Scrooge (1951)

Scrooge (1951)

Director: Brian Desmond Hurst

Cast: Alastair Sim as Ebenezer Scrooge, Kathleen Harrison as Mrs. Dilber, Mervyn Johns as Bob Cratchit, Hermione Baddeley as Mrs. Cratchit, Michael Hordern as Jacob Marley / Marley's Ghost, George Cole as Young Ebenezer Scrooge, John Charlesworth as Peter Cratchit, Francis De Wolff as Spirit of Christmas Present (as Francis de Wolff), Rona Anderson as Alice, Carol Marsh as Fan Scrooge, Brian Worth as Fred, Miles Malleson as Old Joe, Ernest Thesiger as The Undertaker, Glyn Dearman as Tiny Tim, Michael Dolan as Spirit of Christmas Past

I hesitate to add to the avalanche of praise bestowed, on this site,

on this perfect picture, the definitive Scrooge of all time, which I

have watched, spellbound, every Christmas since I was three

years old and will continue to watch as long as I am breathing. I

endorse the review already placed here by "jackboot"; and I have

also been particularly touched by that small scene between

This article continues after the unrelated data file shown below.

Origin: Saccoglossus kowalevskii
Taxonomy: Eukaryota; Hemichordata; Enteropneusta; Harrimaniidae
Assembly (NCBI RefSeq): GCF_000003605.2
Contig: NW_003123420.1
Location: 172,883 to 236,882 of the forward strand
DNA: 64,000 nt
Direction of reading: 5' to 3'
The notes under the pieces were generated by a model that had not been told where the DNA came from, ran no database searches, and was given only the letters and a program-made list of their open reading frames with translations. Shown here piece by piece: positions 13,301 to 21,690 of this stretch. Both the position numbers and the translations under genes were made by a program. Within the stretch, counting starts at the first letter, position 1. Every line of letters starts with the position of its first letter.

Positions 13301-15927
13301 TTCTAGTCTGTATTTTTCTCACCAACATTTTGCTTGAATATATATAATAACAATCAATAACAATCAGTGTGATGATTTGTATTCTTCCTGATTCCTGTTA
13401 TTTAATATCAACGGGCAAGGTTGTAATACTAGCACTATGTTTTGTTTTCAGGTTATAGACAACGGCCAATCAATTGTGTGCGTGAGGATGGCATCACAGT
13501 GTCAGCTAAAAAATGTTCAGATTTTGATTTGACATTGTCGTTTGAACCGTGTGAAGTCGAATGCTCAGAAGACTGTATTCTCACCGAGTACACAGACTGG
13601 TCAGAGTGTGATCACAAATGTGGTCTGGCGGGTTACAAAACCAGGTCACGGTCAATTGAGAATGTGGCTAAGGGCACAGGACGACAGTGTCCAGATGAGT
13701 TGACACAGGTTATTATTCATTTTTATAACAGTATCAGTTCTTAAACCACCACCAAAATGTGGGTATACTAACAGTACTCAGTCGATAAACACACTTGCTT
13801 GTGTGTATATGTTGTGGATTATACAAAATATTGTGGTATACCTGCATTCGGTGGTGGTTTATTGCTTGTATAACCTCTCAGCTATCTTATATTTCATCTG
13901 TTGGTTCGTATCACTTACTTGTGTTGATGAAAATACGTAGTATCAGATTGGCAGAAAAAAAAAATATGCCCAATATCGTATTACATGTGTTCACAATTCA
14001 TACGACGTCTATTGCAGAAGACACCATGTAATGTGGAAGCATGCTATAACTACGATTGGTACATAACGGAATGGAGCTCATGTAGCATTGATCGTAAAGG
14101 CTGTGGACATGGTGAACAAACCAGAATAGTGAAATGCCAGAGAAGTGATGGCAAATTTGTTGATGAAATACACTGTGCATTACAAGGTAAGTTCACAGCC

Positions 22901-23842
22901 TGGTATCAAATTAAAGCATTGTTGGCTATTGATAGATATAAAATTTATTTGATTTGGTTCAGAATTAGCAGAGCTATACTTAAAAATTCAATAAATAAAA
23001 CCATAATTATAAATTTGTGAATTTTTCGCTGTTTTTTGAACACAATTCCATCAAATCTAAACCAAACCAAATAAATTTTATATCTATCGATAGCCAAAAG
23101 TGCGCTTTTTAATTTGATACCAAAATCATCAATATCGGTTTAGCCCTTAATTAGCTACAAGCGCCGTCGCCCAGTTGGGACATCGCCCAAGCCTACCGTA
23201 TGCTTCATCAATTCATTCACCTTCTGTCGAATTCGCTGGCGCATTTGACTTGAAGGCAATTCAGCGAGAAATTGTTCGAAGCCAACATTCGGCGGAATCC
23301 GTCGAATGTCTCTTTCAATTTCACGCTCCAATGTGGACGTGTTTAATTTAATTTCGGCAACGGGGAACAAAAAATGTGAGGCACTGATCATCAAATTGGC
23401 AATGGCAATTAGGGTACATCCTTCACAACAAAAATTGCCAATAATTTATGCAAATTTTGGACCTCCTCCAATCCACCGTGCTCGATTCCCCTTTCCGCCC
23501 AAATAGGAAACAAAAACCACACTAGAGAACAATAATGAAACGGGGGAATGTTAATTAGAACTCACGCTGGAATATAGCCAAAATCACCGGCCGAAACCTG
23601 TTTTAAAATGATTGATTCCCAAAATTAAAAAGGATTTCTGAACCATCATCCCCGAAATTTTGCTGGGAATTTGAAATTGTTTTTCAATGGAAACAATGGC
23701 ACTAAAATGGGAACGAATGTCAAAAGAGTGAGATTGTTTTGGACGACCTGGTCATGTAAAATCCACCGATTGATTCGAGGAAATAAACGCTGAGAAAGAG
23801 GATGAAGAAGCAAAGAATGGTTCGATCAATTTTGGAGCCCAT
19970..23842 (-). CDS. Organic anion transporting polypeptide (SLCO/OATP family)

Scrooge and the maid, with not a word spoken, that "Seashell 1"

mentions. Two points I would like to underline here which I have

not seen mentioned by others: First, this is about the only

"Christmas Carol" movie that remembers to be a GHOST story as

well as a Christmas story. The superb camera work by
Pennington-Richards and the powerful score by Richard Addinsell

help to make this movie rather scary in places, as it should be.

Nowhere else have I seen the grim bleakness of the grimier side

of Victorian London so immediately conveyed. The scene where

Marley's ghost is caught out in the snowstorm with a multitude of

other wailing spirits is truly horrifying; and there are many such

moments, such as the one where the Spirit of Christmas Present

suddenly reveals to us the personifications of Ignorance and

Want; they really scared me as a kid, and they should scare us all

as adults now. Secondly, and above all, I think that the reason why

Alastair Sim succeeds so brilliantly here in a role which has

defeated so many is that he was chiefly a COMIC actor. Ebenezer

Scrooge has from the beginning an underlying humor which

makes him human; by allowing it to come out he makes the

transformation plausible, by making you understand that this

humor was dormant in him all along, just waiting to be awakened.

It just isn't Christmas without Sim.

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